By Jim Hasse
The foundation for feeling confident in any job interview situation is knowing yourself, how you react to various situations and preparing yourself so you can be at the top of your performance.
It’s critical that you have personally addressed your strengths and challenges and that you have discovered how and where you do your best work, according to Sybil Pressprich, Senior Counselor, Adult Career & Special Student Services, University of Wisconsin-Madison.
“Get feedback from others and pay attention to yourself and your reactions to various situations,” recommends Pressprich, who organizes practice interview situations for her clients.
Decide what you want to get across to your interviewers during the first 15 minutes of the discussion. Think like an employer. Ask yourself: “Who am I? What does the employer expect?” she says.
And, always prepare for a behavioral interview, which is much more probing than traditional interviewing. Under a behavioral interview, employers predetermine which skills are necessary for the open job and then ask very pointed questions to determine if you possess those skills.
For example, if successful customer care is essential for a position, then you may be asked about your experience in customer service and your views about how to achieve superior customer service.
So, in other words, Pressprich explains, the key to feeling confident during your next job interview is preparation.
However, displaying confidence during a job interview is often difficult, especially if you have disability issues to address. But you’re not alone. In fact, Pressprich points out, 98 percent of jobseekers experience self-doubt and even some symptoms of depression at some time during a job search.
The good news is that there are steps you can take to alleviate that stress and depression and build your self-confidence.
Consider these confidence building strategies that Pressprich offered to career counselors during the 12th Annual Summer Institute on Education and Work at the University of Wisconsin-Madison in July 2011.
- Focus on your past experiences and personal strengths.
- Take classes and workshops to improve your interpersonal skills.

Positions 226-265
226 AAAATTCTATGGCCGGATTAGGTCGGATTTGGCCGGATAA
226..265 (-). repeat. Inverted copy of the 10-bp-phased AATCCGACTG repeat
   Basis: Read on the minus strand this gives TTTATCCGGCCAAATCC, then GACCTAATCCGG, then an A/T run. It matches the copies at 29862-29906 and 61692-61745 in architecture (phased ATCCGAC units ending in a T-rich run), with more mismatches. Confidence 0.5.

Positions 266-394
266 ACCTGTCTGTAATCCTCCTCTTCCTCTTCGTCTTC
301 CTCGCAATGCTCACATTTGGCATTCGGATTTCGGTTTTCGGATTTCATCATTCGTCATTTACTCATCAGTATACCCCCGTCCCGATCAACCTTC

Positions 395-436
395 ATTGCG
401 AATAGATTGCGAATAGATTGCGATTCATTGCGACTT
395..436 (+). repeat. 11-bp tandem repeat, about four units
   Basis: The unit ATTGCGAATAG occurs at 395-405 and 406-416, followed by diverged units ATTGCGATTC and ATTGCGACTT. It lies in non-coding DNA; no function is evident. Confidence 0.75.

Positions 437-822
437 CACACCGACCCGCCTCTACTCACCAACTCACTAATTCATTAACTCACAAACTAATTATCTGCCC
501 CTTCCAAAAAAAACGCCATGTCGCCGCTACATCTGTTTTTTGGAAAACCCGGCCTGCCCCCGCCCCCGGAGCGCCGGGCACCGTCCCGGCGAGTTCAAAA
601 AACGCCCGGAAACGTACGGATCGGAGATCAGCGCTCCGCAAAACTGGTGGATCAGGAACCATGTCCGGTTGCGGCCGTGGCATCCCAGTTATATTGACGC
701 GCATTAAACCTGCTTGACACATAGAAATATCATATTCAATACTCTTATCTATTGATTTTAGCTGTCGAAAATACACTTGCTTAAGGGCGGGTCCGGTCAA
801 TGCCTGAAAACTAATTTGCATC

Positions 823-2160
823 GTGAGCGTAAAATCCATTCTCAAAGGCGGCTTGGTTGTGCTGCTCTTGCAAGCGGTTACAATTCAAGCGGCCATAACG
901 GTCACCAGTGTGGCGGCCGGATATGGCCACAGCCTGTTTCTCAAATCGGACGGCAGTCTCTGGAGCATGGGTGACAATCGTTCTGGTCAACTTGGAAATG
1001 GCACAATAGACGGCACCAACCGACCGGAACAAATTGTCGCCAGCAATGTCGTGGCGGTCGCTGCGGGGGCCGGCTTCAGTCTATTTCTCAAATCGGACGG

- Take small steps in moving forward to reach your goals.
- Challenge the negative thought, “I’ve had so many interviews and no job offer; what is wrong with me?” Replace it with affirmative thoughts.
I found Pressprich’s suggested tactics for focusing on personal strengths particularly helpful. She recommends “The Interview Rehearsal Book: Seven Steps to Job-winning Interviews Using Acting Skills You Never Knew You Had” by Deb Gottesman and Buzz Mauro (Berkley Pub Group, 1999).
Gottesman and Mauro recommend keeping a journal and completing two of these sentences each day leading up to your interview.
- One of the nicest compliments I have ever received is …
- People can always depend on me to …
- My most important achievement so far this year is …
- I really helped someone when I ...
- My greatest personal strength is …
- I know a lot about …
- My co-workers appreciate me for my …
- A good decision I recently made is …
- One thing I really like about myself is …
- Most people are surprised to hear that I …
You can even capture these affirmative thoughts on a daily basis and keep them on Post It notes on your mirror. Then, review all of your notes the day before your interview.
You can also identify your attributes by following this exercise: Complete the sentence, “I am …,” creating a list of adjectives (which may already be in your resume) to describe yourself. Select the top five attributes you believe to be most noteworthy.
Then, for each attribute, the co-authors recommend writing a specific example from your work or personal life about when you exhibited that trait.